Abt I, Adamczyk L, Aggarwal R, Aushev V, Behnke O, Behrens U, Bertolin A, Bloch I, Brock I, Brook NH, Brugnera R, Bruni A, Bussey PJ, Caldwell A, Capua M, Catterall CD, Chwastowski J, Ciborowski J, Ciesielski R, Cooper-Sarkar AM, Corradi M, Dementiev RK, Dusini S, Ferrando J, Foster B, Gallo E, Gangadharan D, Garfagnini A, Geiser A, Gladilin LK, Golubkov YA, Grzelak G, Gwenlan C, Hochman D, Jomhari NZ, Kadenko I, Kananov S, Karshon U, Kaur P, Klanner R, Klein U, Korzhavina IA, Kovalchuk N, Kowalski H, Kuprash O, Kuze M, Levchenko BB, Levy A, Lohr B, Longhin A, Lukina OY, Makarenko I, Malka J, Masciocchi S, Nagano K, Nam JD, Onderwaater J, Onishchuk Y, Paul E, Pidhurskyi I, Polini A, Przybycien M, Quintero A, Ruspa M, Saxon DH, Schneekloth U, Schorner-Sadenius T, Selyuzhenkov I, Shchedrolosiev M, Shcheglova LM, Skillicorn IO, Slominski W, Solano A, Stanco L, Stefaniuk N, Stopa P, Surrow B, Sztuk-Dambietz J, Tassi E, Tokushuku K, Turcato M, Turkot O, Tymieniecka T, Verbytskyi A, Abdullah WATW, Wichmann K, Wing M, Yamada S, Yamazaki Y, Zarnecki AF, Zawiejski L, Zenaiev O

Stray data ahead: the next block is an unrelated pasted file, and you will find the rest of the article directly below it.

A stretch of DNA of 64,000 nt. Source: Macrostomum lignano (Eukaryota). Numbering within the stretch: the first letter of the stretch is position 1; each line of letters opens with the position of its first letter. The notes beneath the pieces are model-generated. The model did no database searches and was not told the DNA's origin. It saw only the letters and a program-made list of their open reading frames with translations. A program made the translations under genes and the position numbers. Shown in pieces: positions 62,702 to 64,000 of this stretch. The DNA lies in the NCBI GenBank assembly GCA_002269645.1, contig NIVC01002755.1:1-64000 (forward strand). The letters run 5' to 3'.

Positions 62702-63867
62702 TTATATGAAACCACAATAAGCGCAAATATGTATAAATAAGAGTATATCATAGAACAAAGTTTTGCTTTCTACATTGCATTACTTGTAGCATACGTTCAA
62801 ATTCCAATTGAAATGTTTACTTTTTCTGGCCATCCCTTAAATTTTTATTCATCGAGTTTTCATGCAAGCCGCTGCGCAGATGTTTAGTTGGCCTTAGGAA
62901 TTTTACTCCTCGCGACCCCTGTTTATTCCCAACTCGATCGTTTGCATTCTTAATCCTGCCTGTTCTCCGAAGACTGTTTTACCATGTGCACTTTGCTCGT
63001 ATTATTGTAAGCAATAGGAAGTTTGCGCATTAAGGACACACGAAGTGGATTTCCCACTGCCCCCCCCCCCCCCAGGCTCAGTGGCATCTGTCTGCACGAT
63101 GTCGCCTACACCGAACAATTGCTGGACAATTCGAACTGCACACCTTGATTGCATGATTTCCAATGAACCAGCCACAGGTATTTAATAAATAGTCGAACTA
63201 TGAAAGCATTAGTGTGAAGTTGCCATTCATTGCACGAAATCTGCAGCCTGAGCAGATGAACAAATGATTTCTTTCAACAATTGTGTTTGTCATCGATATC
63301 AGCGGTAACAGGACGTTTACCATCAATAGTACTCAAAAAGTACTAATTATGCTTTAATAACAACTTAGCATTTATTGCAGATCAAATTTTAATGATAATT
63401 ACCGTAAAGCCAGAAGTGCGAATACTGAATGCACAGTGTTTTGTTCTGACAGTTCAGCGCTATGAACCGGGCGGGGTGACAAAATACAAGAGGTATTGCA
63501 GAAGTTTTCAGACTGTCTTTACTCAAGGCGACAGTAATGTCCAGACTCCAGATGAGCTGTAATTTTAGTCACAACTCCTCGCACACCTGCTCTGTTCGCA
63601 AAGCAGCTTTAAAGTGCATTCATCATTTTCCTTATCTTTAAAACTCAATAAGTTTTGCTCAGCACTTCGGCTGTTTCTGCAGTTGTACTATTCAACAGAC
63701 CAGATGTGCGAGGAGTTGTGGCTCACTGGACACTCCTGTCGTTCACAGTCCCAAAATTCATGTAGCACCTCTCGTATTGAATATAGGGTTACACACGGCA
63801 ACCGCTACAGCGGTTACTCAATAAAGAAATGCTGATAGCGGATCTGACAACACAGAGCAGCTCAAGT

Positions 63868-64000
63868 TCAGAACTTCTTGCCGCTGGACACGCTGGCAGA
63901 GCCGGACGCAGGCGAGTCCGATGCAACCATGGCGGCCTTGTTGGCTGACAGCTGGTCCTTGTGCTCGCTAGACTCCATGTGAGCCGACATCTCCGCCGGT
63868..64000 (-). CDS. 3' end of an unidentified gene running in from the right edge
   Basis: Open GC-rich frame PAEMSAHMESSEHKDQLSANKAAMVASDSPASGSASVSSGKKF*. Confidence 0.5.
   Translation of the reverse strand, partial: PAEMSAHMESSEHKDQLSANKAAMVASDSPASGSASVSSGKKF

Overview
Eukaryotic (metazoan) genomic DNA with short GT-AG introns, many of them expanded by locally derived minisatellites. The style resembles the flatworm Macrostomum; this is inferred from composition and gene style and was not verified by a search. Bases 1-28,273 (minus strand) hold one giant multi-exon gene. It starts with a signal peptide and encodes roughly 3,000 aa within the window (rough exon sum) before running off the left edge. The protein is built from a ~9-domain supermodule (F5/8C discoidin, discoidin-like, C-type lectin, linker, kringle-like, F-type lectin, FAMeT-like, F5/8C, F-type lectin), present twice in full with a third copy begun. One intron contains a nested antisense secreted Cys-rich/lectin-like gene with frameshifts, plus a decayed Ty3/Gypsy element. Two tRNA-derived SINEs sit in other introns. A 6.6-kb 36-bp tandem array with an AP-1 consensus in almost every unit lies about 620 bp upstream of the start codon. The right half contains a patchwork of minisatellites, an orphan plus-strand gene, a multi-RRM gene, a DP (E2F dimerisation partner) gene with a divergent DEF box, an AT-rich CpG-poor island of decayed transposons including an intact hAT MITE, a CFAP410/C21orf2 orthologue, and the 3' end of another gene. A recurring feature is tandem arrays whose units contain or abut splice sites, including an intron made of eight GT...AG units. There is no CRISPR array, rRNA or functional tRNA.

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Study of proton parton distribution functions at high x using ZEUS data

PHYSICAL REVIEW D 2020 JUN 26; 101(11):? Article 112009
At large values of x, the parton distribution functions (PDFs) of the proton are poorly constrained and there are considerable variations between different global fits. Data at such high x have already been published by the ZEUS Collaboration, but not yet used in PDF extractions. A technique for comparing predictions based on different PDF sets to the observed number of events in the ZEUS data is presented. It is applied to compare predictions from the most commonly used PDFs to published ZEUS data at high Bjorken x. A wide variation is found in the ability of the PDFs to predict the observed results. A scheme for including the ZEUS high-x data in future PDF extractions is discussed.